Adding SQL-on-Hadoop Engines

If you are using Hadoop as a data warehouse, you must configure one or more SQL-on-Hadoop engines for running queries.

Before you begin

  • Ensure that your user ID in the Design Center is assigned the Super User role or is assigned the Manage Data Warehouses role permission.

  • Ensure that you know the AtScale username for authentication with the SQL-on-Hadoop engine. If using Kerberos authentication, this would be the AtScale principal name instead.

  • If you are using LDAP authentication to the Hive metastore, ensure that you know the LDAP password for the username for connections to the SQL-on-Hadoop engine.

  • Ensure that you know which extra JDBC flags, if any, you need to use for connections to the Hive metastore. Because all connections use the HiveServer2 protocol, all JDBC flags are the same as those specified for that protocol.For example, if you are not using any authentication, you would specify this JDBC flag:

  • Ensure that you know the JDBC port to use for connections. The default ports are as follow:





  • Ensure that you know the name of the host where the master process of the SQL-on-Hadoop engine resides. If you have a clustered configuration, you can list the primary and the backup hosts separated by commas.

  • If you would like error messages to include a link to the SQL-on-Hadoop engine's management console, ensure that you know the URL to the console.

About this task

There are four query-processing roles that you can assign to SQL-on-Hadoop engines. An engine can assume more than one of these roles, though it might be better suited for a specific role.

Large Interactive Queries
These are large, expensive queries issued to AtScale from a client application. These are usually queries that cannot be optimized by AtScale aggregates or ones that involve high-cardinality dimensions. Hive or Impala are good choices for large interactive queries.
Small Interactive Queries
These are small, inexpensive queries issued to AtScale from a client application. These are usually queries that can be optimized by AtScale aggregates or ones that involve low-cardinality dimensions. Spark or Impala are good choices for small interactive queries.
System Queries
These are the queries generated by the AtScale engine to build aggregate tables or query system statistics. Hive or Impala is a good choice for system queries.
Canary Queries

These are queries that are generated by AtScale to find out whether a user issuing a query that hits an aggregate table has permission to view the data in that table. Permissions that are defined in security dimensions are not copied to aggregate tables.

For example, suppose you have a fact dataset that contains information about internet sales and a dimension for customer gender. You create a security dimension that restricts the users who can view data by gender. User A is given this permission.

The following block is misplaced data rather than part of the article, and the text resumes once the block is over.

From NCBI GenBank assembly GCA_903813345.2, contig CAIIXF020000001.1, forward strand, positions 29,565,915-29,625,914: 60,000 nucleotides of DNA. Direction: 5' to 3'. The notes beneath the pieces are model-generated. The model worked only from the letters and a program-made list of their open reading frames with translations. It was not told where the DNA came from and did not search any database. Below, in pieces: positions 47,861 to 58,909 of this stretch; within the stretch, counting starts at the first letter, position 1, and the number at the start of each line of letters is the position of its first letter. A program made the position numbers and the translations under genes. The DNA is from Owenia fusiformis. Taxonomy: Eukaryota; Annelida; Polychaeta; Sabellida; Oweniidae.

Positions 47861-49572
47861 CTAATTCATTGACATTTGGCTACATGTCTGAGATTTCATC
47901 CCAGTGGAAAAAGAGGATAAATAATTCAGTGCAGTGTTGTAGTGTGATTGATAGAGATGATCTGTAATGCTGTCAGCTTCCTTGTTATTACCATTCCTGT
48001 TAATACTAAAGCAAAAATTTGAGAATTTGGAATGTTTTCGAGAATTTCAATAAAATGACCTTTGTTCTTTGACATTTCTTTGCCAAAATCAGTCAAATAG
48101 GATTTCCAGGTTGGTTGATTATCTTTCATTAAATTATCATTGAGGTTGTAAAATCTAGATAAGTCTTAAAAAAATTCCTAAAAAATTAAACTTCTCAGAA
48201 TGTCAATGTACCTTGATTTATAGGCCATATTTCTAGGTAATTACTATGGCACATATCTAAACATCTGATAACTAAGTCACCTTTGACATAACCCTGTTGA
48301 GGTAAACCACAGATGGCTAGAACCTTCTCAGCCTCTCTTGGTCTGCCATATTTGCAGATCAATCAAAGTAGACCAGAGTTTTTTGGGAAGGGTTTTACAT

Next, you define an aggregate on order_quantity by gender. User A runs a query that will use that aggregate. The AtScale engine must check whether user A has permission to view the data in that aggregate, even though user A was given access to gender data by the security dimension. The AtScale engine creates a canary query that the engine passes the SQL-on-Hadoop engine that is assigned the Canary Queries role in the data warehouse being used.

Note: The data warehouse must be associated with at least one Hive or Impala SQL-on-Hadoop engine that supports canary queries.

The canary query returns no data from the aggregate. This query is only a test of the permission of the user issuing the original query.

If the result of the canary query confirms that user A has permission to view the data in the aggregate, the AtScale engine issues the user's query. If the result denies that user A has permission, the user's query is not processed.

You cannot assign the Canary Queries role unless Impersonation is enabled from the Hadoop Data Warehouse set up page.

Either feature allows the AtScale engine to impersonate a user when issuing a canary query. In the example above, the engine impersonates user A when issuing the canary query.

If the SQL-on-Hadoop engine that you added is the first in the data warehouse, the engine is assigned all of the query-processing roles.

If the SQL-on-Hadoop engine that you added is the second or a subsequent engine, you must use assign the engine one or more roles before it will be used for query processing.


To add an SQL-on-Hadoop engine:

  1. Choose Settings from the top navigation menu, select Data Warehouses.
  2. Under Data Warehouses, expand the data warehouse that you want to add an SQL-on-Hadoop engine to.
  3. Click Create Connection.
  4. Enter a unique name for the connection.
  5. Select the Server Type from the available selections.
  6. Enter the Hostname of the hosts which have this SQL engine installed. Multiple hosts can be separated by commas. Ranges are supported such as 192.168.1.[1-10], or 192.168.1.[1, 3, 5].
  7. Enter the Port number.
  8. Specify any Extra JDBC flags.
  9. Enter an Engine Management Console URL.
  10. Select the Authorization type. If Username and Password authentication is used, select Password. Select Kerberos if a Kerberos principal is in use.
  11. Test the connection.
  12. Click Save to complete the setup.

What to do next

After you click Save, the Design Center returns to the overview page for the current data warehouse. Use this page to assign roles to your SQL-on-Hadoop engines.

Related reference Adding Data Warehouses